The X-Tack Endoscopic HeliX Tacking System (“X-Tack”) is a novel, through-the-scope, suture-based device designed specifically for closing and healing defects in the lower gastrointestinal tract. It is expected also to have application in the upper gastrointestinal tract. The X-Tack device enables physicians to easily address the challenges commonly encountered when closing large or irregularly shaped defects. The procedure involves suture-tethered HeliX Tacks, independently positioned into healthy tissue adjacent to a defect, then cinched to close the construct. X-Tack fulfills a long-expressed need for advanced closure devices to improve healing and address potential adverse events that can occur following standard colonic polypectomy
and endoscopic mucosal resection of complex polyps, such as delayed bleeding or perforation. X-Tack received FDA clearance on December 15, 2020 and the first clinical cases were successfully completed in January 2021.
The endoscopic removal of upper gastrointestinal and colorectal neoplasia has a 2% risk of perforation and 8% risk of delayed bleeding. These two serious adverse events often result in additional endoscopic as well as surgical interventions, hospitalizations, expanded health care costs, and significant distress for both patients and their physicians. The closure of resection sites has been reported to significantly reduce the incidence of these two adverse events and has generated growing advocacy among physician societies.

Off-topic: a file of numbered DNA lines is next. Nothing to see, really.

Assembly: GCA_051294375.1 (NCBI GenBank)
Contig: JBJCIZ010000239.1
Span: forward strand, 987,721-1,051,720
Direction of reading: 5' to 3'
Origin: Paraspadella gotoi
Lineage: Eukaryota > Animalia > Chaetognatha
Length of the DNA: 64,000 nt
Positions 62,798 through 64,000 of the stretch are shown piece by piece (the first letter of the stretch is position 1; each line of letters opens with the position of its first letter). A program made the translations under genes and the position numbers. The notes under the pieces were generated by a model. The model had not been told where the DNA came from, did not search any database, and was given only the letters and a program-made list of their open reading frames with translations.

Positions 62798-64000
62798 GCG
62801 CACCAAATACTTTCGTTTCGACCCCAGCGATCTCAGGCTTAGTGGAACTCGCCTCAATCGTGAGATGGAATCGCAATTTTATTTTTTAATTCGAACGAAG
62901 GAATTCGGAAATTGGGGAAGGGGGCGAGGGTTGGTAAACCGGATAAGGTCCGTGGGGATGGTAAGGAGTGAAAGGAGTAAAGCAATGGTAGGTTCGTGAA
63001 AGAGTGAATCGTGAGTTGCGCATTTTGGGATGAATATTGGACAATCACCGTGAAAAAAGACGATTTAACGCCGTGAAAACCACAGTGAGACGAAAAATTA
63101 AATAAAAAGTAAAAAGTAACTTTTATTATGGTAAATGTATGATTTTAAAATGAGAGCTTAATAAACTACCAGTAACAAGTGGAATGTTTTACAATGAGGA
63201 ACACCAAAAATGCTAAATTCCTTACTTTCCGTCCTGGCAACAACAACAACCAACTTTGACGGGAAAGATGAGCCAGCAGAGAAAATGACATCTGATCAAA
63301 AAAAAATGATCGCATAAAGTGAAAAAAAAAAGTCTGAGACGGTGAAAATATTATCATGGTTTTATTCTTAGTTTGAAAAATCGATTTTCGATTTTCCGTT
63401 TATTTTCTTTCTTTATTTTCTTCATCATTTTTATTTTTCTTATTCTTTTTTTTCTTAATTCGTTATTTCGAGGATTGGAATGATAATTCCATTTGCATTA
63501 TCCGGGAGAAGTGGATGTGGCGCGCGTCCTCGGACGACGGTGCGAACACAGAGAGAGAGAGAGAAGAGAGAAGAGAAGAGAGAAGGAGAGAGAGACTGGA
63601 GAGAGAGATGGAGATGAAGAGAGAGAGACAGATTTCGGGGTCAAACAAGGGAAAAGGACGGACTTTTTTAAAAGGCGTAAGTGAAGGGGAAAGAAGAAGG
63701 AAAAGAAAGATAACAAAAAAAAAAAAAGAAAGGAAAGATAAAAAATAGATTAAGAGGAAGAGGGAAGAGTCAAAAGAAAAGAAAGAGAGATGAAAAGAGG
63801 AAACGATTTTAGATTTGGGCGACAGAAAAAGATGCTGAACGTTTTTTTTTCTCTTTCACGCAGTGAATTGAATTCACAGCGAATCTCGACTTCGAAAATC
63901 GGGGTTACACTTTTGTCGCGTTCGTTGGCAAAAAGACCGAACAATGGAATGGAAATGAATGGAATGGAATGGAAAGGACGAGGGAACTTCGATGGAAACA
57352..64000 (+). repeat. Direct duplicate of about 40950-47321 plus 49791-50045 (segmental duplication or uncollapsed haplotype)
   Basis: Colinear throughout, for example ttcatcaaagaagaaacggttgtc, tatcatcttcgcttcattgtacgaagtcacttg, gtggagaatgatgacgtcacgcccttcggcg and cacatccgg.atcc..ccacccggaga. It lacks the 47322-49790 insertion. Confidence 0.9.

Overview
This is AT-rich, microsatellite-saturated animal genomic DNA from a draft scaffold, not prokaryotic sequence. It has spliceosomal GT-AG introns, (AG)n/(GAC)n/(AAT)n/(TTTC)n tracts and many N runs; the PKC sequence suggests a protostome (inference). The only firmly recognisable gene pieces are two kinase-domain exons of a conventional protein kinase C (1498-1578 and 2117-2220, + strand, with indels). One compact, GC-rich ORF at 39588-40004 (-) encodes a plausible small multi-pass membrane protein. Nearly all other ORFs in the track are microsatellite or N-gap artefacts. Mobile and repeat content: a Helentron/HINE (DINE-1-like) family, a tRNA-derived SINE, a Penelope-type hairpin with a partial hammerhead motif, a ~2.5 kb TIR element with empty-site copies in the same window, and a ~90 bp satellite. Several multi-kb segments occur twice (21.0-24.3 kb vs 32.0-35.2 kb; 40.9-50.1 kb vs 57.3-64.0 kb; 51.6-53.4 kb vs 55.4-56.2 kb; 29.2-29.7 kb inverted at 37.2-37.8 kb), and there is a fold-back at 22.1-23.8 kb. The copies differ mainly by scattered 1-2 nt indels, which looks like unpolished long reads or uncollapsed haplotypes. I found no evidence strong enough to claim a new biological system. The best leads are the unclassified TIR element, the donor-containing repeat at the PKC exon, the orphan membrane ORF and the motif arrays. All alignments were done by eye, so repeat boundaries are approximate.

Today, closure of polyp resection sites can be accomplished by applying through-the-scope (TTS) metallic (hemostatic) clips, over-the-scope (OTSC) large metallic clips or suturing with our OverStitch device. However, clips have limited use for large or irregular shaped defects while suturing requires use of a gastroscope, limiting access to the full length of the colon and also requires removal of the scope from the patient in order to mount the suturing device.
The X-Tack closure device is intended to resolve the limitations of TTS clips, OTSC and endoscopic suturing by offering functionality through the working channel of any standard gastroscope or colonoscope with precise HeliX Tack placement and tight closure of sites of varying shapes and sizes.
Each X-Tack device enables physicians to place up to four individual HeliX Tacks into healthy tissue adjacent to a defect using a novel Persian drill handle. The HeliX Tack design includes barbs on the coil for enhanced tack fixation.
Each HeliX Tack has an eyelet tethering it to a suture. Pulling tension on the suture approximates the HeliX Tacks and, in turn, closes the tissue defect. A suture cinch is then used as the final step to secure the suture in place. Because it offers multiple points of fixation, we believe the X-Tack enhances a physician’s ability to overcome challenges of closing large or irregularly shaped defects.